But she was too quick. Her head thrown back so that the neck muscles strained out like an outraged deer's cornered in the hunt and her eyes rolled up, Ann felt for and grasped the paper knife off the trinket-littered table.

"Don't you touch me—slit you up from tail to your gills."

"Annie, it's daddy! Papa! For God's sake look at daddy—Ann! God!" And caught her wrist in the very act of its plumb-line rush for his heart.

He was sweating in his struggle with her, and most of all her strength appalled him, she was so little for her terrible unaccountable power.

"Don't touch me! You can't! You haven't any arms! Horrible gills!"

She was talking as she struggled, still under the hoarse and frantic whisper, but her breath coming in long soughs. "Slit-you-up-from-tail. Slit—you—up—from—tail—to—gills."

"Annie! Annie!" still obsessed by his anguished desire to reassure her with the normality of his touch. "See, Annie, it's daddy. Ann Elizabeth's daddy." With a flash her arm and the glint of the paper cutter eluded him again and again, but finally he caught her by the waist, struggling, in his dreadful mistake, to calm her down into the chair again.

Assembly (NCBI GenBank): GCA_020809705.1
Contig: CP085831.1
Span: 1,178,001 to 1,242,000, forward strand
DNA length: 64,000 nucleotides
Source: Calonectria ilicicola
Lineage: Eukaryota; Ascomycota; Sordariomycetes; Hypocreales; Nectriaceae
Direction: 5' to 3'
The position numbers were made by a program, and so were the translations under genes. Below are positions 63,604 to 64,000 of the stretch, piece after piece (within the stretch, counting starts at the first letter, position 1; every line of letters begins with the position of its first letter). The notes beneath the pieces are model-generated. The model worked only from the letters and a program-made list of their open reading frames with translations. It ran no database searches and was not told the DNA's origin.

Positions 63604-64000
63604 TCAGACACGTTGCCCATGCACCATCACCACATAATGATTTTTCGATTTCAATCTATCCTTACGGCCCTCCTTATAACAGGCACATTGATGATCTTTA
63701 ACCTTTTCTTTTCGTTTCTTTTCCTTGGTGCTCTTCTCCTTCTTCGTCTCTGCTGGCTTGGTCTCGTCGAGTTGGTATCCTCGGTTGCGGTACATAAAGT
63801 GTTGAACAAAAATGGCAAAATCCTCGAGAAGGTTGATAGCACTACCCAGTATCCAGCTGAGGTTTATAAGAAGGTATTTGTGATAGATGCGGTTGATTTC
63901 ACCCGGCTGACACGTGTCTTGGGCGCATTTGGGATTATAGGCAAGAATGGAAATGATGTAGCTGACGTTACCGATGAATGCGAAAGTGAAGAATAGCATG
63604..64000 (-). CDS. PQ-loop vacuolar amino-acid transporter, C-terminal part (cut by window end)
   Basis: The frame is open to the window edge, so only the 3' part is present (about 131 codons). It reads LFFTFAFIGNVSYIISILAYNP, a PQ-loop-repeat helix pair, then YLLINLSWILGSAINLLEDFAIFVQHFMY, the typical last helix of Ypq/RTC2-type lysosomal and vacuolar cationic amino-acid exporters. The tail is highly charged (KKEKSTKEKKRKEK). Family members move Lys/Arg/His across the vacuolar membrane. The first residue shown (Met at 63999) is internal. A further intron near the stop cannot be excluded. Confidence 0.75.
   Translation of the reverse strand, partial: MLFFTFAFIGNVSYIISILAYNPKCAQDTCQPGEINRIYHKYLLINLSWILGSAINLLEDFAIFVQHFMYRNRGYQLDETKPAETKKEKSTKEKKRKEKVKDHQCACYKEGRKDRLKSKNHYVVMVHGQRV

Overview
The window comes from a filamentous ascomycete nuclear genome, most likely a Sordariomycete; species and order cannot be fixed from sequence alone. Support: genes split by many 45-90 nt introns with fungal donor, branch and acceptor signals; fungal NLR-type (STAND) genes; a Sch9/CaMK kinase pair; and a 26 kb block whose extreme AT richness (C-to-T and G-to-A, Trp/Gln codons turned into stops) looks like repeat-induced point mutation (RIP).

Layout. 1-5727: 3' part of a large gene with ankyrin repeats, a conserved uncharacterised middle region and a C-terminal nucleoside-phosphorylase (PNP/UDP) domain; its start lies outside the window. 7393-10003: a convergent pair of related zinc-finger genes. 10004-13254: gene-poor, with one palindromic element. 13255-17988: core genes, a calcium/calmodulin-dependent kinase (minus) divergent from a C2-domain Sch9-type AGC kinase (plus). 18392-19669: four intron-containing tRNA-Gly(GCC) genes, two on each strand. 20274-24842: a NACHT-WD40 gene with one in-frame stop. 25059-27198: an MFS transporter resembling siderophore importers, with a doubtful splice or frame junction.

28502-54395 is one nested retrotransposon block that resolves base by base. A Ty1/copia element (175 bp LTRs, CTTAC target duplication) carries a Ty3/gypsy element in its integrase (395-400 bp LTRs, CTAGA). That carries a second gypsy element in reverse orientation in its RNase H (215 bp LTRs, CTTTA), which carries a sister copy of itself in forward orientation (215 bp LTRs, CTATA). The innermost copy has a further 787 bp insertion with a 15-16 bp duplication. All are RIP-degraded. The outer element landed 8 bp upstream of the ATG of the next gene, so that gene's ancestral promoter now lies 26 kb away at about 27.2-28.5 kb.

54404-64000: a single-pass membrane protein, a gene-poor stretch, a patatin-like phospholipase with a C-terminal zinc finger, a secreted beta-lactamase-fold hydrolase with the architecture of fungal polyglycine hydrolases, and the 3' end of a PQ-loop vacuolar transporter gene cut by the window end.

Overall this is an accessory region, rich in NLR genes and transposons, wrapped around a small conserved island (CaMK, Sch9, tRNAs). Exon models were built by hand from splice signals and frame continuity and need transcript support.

"Now I've got you, darling. Now—sit—down—"

"No, you haven't," she said, a sort of wild joy coming out in her whisper, and cunningly twisting the upper half of her body back from his, the hand still held high. "You'll never get me—you fish!"

And plunged with her high hand in a straight line down into her throat.

It was only when the coroner withdrew the sliver of paper knife from its whiteness, that, coagulated, the dead and waiting blood began to ooze.

* * * * *

"Do you," intoned the judge for the third and slightly more impatient time, "plead guilty or not guilty to the charge of murder against you?"

This time the lips of the prisoner's wound of a mouth moved stiffly together: